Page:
"Possibilities" is an intimate documentary about Herbie Hancock and his in-studio collaborations with a dozen formidable pop recording artists, collaborations that explore the unexpected, like jazz improvisations. The film is also about how Herbie's unique world view shapes a creative environment that encourages artists to step outside the velvet prison of easy expectations. "The hip stuff," Herbie tells Trey Anastasio, in a scene from the film, "is outside the comfort zone." "Possibilities" follows Herbie over a year and a half collaborating with musical icons Carlos Santana, Sting, Angelique Kidjo, Annie Lennox and Paul Simon, young superstars Christina Aguilera, John Mayer, Trey Anastasio and Jonny Lang and newcomers Joss Stone, Raul Midon, Damien Rice and Lisa Hannigan. The film also puts Herbie's latest work in the context of his extraordinary musical career, and includes rarely seen archival footage of Herbie with the Miles Davis Quintet in 1962; Herbie leading his Headhunters.
This disc is a bit unusual in a few ways. Vibraphonist Dave Pike sticks here exclusively to the marimba, while pianist Herbie Hancock is heard throughout on organ, an instrument he rarely played again. The band also includes two trumpeters (most notably Clark Terry who has a few short solos) and a rhythm section with guitarist Billy Butler. Most of the music consists of obscurities and is open to the influences of the boogaloo and pop rhythms of the era; highlights include Hancock's "Blind Man, Blind Man," "Sunny" and "Devilette." An interesting effort.
Mirroring his onetime boss and mentor Miles Davis' own protean output, Herbie Hancock has explored hard bop, soul-jazz, fusion, funk-rock, soundtracks, hip-hop-inflected pop ("Rockit"), and many permutations in between. His early work for Blue Note, though, offers the best entrée for newcomers. Compiled from five of his albums for the label and covering a period from 1962-1968, this fine sampler includes highlights from his debut, Takin' Off ("Watermelon Man"), the classic Maiden Voyage (the title track and "Dolphin Dance"), and the early electric album Speak Like a Child (the title track and "Riot"). Add to this more indelible cuts like "Cantaloupe Island" and "One Finger Snap," not to mention the presence of numerous '60s jazz luminaries (Dexter Gordon, Freddie Hubbard, Thad Jones, Hank Mobley, Billy Higgins, et al.), and you have perfect way to get a taste of some of the best modern jazz committed to wax.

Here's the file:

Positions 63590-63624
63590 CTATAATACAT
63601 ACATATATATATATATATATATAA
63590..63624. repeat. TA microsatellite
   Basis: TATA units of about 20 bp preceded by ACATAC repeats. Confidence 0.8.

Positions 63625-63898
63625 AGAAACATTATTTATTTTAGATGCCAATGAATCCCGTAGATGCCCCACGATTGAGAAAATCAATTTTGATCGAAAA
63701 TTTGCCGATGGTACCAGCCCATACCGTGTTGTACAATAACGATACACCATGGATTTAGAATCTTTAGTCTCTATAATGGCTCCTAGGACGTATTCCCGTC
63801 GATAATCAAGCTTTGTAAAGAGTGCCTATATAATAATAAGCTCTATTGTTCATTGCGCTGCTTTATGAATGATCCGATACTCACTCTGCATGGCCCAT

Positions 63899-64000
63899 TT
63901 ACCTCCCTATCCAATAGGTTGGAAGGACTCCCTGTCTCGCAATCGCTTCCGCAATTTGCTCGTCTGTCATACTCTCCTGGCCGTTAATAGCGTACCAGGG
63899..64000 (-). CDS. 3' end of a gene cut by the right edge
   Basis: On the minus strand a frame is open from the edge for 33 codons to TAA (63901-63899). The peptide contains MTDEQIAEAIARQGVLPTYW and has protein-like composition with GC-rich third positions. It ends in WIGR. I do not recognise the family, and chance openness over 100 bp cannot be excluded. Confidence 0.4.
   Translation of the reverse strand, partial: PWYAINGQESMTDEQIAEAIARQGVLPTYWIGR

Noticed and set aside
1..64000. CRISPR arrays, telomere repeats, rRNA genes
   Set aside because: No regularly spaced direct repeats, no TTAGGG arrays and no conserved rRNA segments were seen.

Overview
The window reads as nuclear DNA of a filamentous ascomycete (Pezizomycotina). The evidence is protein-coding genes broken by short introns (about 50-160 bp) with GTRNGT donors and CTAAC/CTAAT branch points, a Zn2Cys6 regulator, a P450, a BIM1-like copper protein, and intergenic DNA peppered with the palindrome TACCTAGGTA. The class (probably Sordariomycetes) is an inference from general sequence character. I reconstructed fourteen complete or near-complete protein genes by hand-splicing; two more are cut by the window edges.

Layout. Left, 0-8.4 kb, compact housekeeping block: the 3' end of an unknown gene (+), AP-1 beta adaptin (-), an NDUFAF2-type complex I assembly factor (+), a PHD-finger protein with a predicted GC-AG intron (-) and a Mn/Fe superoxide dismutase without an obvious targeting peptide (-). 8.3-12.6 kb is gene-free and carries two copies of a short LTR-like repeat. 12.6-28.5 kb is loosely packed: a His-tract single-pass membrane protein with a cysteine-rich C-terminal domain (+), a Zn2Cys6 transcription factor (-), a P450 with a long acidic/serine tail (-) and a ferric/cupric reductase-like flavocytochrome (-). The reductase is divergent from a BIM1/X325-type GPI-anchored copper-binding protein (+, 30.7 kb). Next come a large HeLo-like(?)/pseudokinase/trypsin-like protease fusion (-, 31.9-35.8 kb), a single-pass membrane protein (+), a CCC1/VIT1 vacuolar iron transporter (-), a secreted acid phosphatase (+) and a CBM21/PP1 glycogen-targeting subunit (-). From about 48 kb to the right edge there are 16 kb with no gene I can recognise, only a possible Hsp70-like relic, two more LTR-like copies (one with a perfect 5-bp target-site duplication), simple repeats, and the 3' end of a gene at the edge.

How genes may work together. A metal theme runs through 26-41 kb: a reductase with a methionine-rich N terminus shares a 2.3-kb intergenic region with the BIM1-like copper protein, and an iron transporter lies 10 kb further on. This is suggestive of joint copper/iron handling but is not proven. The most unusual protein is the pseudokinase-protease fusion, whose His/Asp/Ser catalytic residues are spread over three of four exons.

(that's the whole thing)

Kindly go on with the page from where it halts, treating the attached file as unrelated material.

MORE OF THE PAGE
In the 1950s, Herbie Mann frequently shared the spotlight on record dates with other flutists. This V.S.O.P. LP, a reissue of a set originally for Mode and also out for awhile on Premier, matches Mann (who here also plays piccolo, clarinet and tenor) with Buddy Collette (switching between flute, clarinet, tenor and alto) in a quintet with pianist Jimmy Rowles, bassist Buddy Clark and drummer Mel Lewis. The results are generally pleasing, if somewhat lightweight, with such obscure tunes as "Here's Buddy," Rowles' "Pop Melody," "Here's Pete" and Mann's "Theme from 'Theme From'" alternating with three standards and Chico Hamilton's "Morning After."